The Grower Everyone in Champagne is Talking About
NV Benoît Lahaye Naturessence Brut
Power, Finesse, Chalk-Imbued Minerality
"Lahaye is rapidly becoming one of the top grower-producers in the Montagne de Reims." - Peter Liem
His steady rise to the top can be explained rather simply: Benoît Lahaye is working very hard and very thoughtfully (see below) - and it's paying off.
His are amazingly rendered Champagnes that combine power with both finesse and subtlety. There's an intensity, a concentration and a grippy minerality to all of Lahaye's wines that's simply very compelling.
We don't seem to be the only ones who think so: A few months back, we offered Lahaye's Brut Nature, and the response to the wine - both in terms of a brisk sell out and a slew of positive feedback - was impressive.
Along with that parcel of Brut Nature (the only bottles ever in the U.S.), there were also a few cases of Naturessence, which proved to be the most impressive of Lahaye's non-vintage wines. The sheer elegance, the remarkable push yet sleekness just took the wow-factor to yet another level here. When it came time to order again, we went deep on this.
What makes the Naturessence so particularly standout has to be a combination of vine age, source and skilled winemaking, which includes a blend that showcases Lahaye's signatures - intensity with detail and lightness - in an absolutely wonderful way. Naturessence comes from 45- to 60-year-old vines and is a 50/50 blend of Pinot Noir and Chardonnay.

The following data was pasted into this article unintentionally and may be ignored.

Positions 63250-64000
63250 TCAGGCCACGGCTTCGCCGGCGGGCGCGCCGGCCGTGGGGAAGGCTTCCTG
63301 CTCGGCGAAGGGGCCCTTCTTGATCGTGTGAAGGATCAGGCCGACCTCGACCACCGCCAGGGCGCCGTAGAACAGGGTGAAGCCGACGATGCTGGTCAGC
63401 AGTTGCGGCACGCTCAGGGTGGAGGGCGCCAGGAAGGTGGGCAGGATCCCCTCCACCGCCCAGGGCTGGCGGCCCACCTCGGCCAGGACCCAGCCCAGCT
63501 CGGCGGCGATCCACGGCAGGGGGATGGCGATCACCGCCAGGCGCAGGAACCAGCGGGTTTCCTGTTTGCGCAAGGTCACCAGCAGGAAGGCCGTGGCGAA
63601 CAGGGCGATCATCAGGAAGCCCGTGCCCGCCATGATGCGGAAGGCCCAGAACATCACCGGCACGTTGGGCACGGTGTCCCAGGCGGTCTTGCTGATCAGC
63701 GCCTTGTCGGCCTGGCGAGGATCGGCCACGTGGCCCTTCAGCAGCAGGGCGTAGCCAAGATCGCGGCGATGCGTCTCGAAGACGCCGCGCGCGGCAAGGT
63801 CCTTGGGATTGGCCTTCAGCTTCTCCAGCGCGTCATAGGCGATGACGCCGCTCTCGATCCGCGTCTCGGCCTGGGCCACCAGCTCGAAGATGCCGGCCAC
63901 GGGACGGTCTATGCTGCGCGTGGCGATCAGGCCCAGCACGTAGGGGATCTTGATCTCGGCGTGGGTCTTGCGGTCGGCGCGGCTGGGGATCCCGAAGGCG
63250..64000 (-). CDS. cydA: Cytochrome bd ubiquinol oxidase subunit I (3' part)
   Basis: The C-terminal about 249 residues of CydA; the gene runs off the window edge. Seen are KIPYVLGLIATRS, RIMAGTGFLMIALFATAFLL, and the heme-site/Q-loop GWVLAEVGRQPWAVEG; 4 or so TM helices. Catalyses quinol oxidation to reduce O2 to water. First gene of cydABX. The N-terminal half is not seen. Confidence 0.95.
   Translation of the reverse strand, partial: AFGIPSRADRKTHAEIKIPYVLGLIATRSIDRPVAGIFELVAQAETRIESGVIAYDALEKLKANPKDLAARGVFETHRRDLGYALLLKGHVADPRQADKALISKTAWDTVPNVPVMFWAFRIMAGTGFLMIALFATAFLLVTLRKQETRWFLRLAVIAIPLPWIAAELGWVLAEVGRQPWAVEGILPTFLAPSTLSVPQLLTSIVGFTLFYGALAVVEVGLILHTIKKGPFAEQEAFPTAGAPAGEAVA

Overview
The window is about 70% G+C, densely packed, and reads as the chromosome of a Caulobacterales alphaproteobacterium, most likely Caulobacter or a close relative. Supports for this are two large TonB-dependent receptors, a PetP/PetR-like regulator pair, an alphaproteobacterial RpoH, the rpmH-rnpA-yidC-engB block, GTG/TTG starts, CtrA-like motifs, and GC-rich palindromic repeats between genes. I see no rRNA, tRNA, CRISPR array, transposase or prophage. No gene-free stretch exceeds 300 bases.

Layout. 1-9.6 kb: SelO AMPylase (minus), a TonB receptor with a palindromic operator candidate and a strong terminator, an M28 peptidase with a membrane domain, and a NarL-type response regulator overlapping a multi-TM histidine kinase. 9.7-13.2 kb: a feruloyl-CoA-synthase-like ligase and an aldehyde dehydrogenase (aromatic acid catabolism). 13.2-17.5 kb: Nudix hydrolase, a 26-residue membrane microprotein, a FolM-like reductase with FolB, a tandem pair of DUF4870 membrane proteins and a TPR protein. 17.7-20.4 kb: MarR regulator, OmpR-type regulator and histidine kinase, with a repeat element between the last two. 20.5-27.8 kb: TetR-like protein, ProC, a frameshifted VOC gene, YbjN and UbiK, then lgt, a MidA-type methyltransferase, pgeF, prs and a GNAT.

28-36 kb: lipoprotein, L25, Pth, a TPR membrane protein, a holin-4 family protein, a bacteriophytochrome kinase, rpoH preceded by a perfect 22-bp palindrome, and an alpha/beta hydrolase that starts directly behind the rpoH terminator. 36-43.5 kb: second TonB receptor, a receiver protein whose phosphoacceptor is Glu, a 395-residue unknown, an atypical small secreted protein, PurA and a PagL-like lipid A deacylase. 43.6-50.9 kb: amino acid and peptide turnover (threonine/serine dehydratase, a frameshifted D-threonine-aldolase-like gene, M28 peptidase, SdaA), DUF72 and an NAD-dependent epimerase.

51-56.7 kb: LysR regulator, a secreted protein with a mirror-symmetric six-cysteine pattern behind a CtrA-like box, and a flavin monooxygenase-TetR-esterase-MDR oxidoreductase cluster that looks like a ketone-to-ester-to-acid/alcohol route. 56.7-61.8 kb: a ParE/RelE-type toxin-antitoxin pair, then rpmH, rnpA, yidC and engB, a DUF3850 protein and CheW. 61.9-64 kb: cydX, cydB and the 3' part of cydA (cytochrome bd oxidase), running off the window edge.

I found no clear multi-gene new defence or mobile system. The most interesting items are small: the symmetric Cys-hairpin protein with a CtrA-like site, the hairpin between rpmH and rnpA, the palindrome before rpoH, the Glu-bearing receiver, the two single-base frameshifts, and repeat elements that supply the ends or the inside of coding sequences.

The Pinot is sourced from the Montagne de Reims' Grand Cru vineyards of Ambonnay and Bouzy, while the Chardonnay comes from nearby Tauxières plus a tiny 0.2-hectare plot in Voipreux, which is further south in the Côte des Blancs. This is actually too far south for Lahaye - who is fastidious about his vine care - to tend to personally, so he has his friend, benchmark grower Pierre Larmandier, help farm it.
The bottle shows plenty of power and juicy red fruits, though there's also a refined, stylish and nervy core of chalky minerality. Overall, there's plenty of purity and general breed on display, and the small dosage of four grams feels just about perfectly judged.
This particular bottling of Naturessence is comprised of 2006 and 2007, and I think the roundness of the 06 vintage compliments the leaner and brighter 07 vintage really well. The wine is vinified in old barrels, and malolactic fermentation is blocked to ensure that everything remains intense and vibrant.
While Lahaye isn't well known in the U.S. (yet), he's much sought-after throughout Europe. A friend who recently returned from Champagne told me that Lahaye was the grower everyone was talking about. Since taking over his family's domaine in 1993, Lahaye has steadily moved the viticulture from being pesticide-free to organic and now to biodynamic. If that's a theory more and more widely practiced elsewhere, it should be noted that in Champagne's extreme climate (this is one of the most northerly haunts for Pinot Noir), biodynamic viticulture is serious work.
Naturally, production is small - and with only 4.8 hectares of vines, Lahaye's wines can be very hard to come by. There were only around 300 cases of this Naturessence produced. You'd be well-advised to stock up now while you can; there is no compare-at pricing available in the U.S. today.
At least over the mid-term, say the next three to five years, Naturessence promises to improve in the cellar as some of the wine's subtle nuances become more pronounced and the wine gains greater overall depth. It should be noted as well that the structure and concentration here make it a superb Champagne for pairing with food.
To order, email us at firstname.lastname@example.org or call the store at (212) 980-9463.
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